"How Much Would A Government Shutdown Cost In Lost Economic Growth?"
With congressional conservatives poised to force a government shutdown at the end of the month over the three-year-old Affordable Care Act, economists are trying to tally up what shuttering the government would cost the country. Estimates vary widely, and the totals would depend on how long a shutdown would last, but any shutdown would undermine already slack economic growth.
Some firm numbers come from the last shutdown in the late 1990s, which cost the country 0.5 percentage points of gross domestic product (GDP) growth and more than $2 billion in unnecessary expenses. Those shutdowns lasted less than a month combined, and Congressional Budget Office (CBO) Director Doug Elmendorf said last week that while any shutdown would be costly, the damage would “scale up” the longer the government remains shut. Moody’s Analytics founder Mark Zandi testified last Wednesday that the timing of this budget fight means it would be more damaging than the Clinton-era shutdown. A three- to four-week shutdown “would do significant economic damage, reducing real GDP by 1.4 percentage points,” Zandi told the Joint Economic Committee last week, and a two-month shutdown “would likely precipitate another recession.” With growth already far below the level needed for the economy to return to pre-recession employment levels, that’s a hit the country can ill afford.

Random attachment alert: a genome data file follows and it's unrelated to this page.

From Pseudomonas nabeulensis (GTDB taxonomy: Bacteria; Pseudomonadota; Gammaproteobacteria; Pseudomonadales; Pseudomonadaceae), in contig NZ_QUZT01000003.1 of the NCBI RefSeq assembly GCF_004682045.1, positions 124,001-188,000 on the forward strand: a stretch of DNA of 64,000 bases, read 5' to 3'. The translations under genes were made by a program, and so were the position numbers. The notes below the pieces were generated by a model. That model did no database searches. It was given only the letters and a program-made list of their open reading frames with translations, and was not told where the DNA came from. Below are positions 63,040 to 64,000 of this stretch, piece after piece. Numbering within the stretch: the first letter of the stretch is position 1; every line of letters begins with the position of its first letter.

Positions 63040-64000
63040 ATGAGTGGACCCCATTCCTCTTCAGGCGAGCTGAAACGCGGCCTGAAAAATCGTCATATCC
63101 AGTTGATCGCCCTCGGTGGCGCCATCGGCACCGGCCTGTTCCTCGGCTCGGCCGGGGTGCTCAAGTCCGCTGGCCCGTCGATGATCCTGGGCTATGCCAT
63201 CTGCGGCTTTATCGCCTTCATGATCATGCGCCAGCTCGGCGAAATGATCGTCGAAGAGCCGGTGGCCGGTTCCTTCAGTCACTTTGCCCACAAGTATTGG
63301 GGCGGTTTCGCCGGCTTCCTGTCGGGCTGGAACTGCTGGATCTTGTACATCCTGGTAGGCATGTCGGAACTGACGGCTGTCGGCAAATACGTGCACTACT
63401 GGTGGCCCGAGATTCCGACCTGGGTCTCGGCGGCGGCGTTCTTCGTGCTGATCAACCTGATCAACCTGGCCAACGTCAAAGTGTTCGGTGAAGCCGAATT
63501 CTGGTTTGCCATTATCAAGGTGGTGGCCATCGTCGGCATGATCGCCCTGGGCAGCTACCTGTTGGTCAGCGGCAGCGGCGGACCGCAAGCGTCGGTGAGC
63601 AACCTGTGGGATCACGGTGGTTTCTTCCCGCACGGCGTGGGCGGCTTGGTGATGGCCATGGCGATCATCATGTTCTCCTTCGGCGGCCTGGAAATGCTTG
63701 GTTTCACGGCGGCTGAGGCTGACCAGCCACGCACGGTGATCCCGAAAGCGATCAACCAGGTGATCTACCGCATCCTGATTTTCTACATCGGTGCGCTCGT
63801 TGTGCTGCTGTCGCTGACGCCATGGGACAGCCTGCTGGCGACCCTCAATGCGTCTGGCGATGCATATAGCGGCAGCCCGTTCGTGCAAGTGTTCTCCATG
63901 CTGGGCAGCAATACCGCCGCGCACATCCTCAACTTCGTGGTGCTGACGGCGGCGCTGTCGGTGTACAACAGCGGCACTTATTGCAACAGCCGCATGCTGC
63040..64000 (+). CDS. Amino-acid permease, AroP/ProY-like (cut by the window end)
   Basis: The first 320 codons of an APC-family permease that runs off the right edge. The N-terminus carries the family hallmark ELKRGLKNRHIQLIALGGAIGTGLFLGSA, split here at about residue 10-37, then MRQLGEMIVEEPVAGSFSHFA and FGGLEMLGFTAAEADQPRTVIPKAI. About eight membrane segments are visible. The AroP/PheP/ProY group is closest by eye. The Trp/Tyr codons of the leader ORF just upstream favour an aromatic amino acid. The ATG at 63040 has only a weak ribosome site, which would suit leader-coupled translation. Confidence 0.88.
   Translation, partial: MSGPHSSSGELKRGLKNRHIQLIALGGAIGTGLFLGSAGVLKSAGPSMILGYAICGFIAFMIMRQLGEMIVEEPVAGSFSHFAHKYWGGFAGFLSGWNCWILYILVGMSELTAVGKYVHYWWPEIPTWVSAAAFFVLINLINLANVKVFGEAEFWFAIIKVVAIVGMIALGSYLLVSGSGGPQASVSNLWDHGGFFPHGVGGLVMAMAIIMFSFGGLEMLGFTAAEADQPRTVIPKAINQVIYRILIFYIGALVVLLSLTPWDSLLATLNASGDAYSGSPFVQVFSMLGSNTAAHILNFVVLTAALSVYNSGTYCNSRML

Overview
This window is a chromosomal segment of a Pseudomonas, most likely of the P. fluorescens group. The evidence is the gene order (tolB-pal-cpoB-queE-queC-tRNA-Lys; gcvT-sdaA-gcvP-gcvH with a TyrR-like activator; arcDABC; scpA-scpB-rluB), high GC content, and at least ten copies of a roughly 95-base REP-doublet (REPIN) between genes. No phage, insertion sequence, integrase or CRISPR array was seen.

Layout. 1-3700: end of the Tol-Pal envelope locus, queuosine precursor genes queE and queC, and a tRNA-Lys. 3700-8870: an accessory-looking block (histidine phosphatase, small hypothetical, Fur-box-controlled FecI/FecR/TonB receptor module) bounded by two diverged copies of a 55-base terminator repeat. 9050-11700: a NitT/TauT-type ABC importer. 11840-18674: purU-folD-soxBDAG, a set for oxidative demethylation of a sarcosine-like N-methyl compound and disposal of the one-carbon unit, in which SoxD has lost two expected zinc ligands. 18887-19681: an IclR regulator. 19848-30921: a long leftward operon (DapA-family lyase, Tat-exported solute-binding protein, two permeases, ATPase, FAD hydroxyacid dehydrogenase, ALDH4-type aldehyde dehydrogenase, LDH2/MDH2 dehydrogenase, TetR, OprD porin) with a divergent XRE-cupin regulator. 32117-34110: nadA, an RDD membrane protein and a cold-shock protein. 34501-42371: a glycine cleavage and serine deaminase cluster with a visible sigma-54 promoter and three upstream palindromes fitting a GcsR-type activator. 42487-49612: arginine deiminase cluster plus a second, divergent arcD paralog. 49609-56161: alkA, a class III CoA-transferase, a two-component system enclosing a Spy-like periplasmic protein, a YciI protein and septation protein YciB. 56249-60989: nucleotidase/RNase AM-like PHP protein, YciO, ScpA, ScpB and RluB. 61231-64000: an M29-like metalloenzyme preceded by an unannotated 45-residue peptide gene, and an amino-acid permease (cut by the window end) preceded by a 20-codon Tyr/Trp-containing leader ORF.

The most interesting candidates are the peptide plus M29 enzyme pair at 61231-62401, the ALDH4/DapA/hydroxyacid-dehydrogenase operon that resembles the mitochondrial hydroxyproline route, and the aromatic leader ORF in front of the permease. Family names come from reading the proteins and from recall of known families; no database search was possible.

Most of the costs of a shutdown are hard to tabulate because they involve damage to consumer, investor, and business confidence coming out of a shutdown, and lost time spent preparing for the worst in the weeks before a shutdown. The White House has already instructed agencies to begin preparing for the possibility that House leaders will force a shutdown rather than accept that they will not be able to defund Obamacare. As Ezra Klein put it, “that means a lot of hours spent on nothing useful,” like preparing website notifications and new security measures and various other forms of logistical busywork necessary to be ready to shut down public services and facilities.
The brinkmanship doesn’t just waste government employees’ time, either, since companies that do business with the government don’t know whether or not they’ll be able or expected to fill contracts that come due in October. Just coming close to a shutdown harms business confidence, which in turn places a drag on economic growth that is tough to calculate with precision. Analysts blamed Monday’s slumping stock prices in part on the perception that the current fiscal fight could produce a shutdown.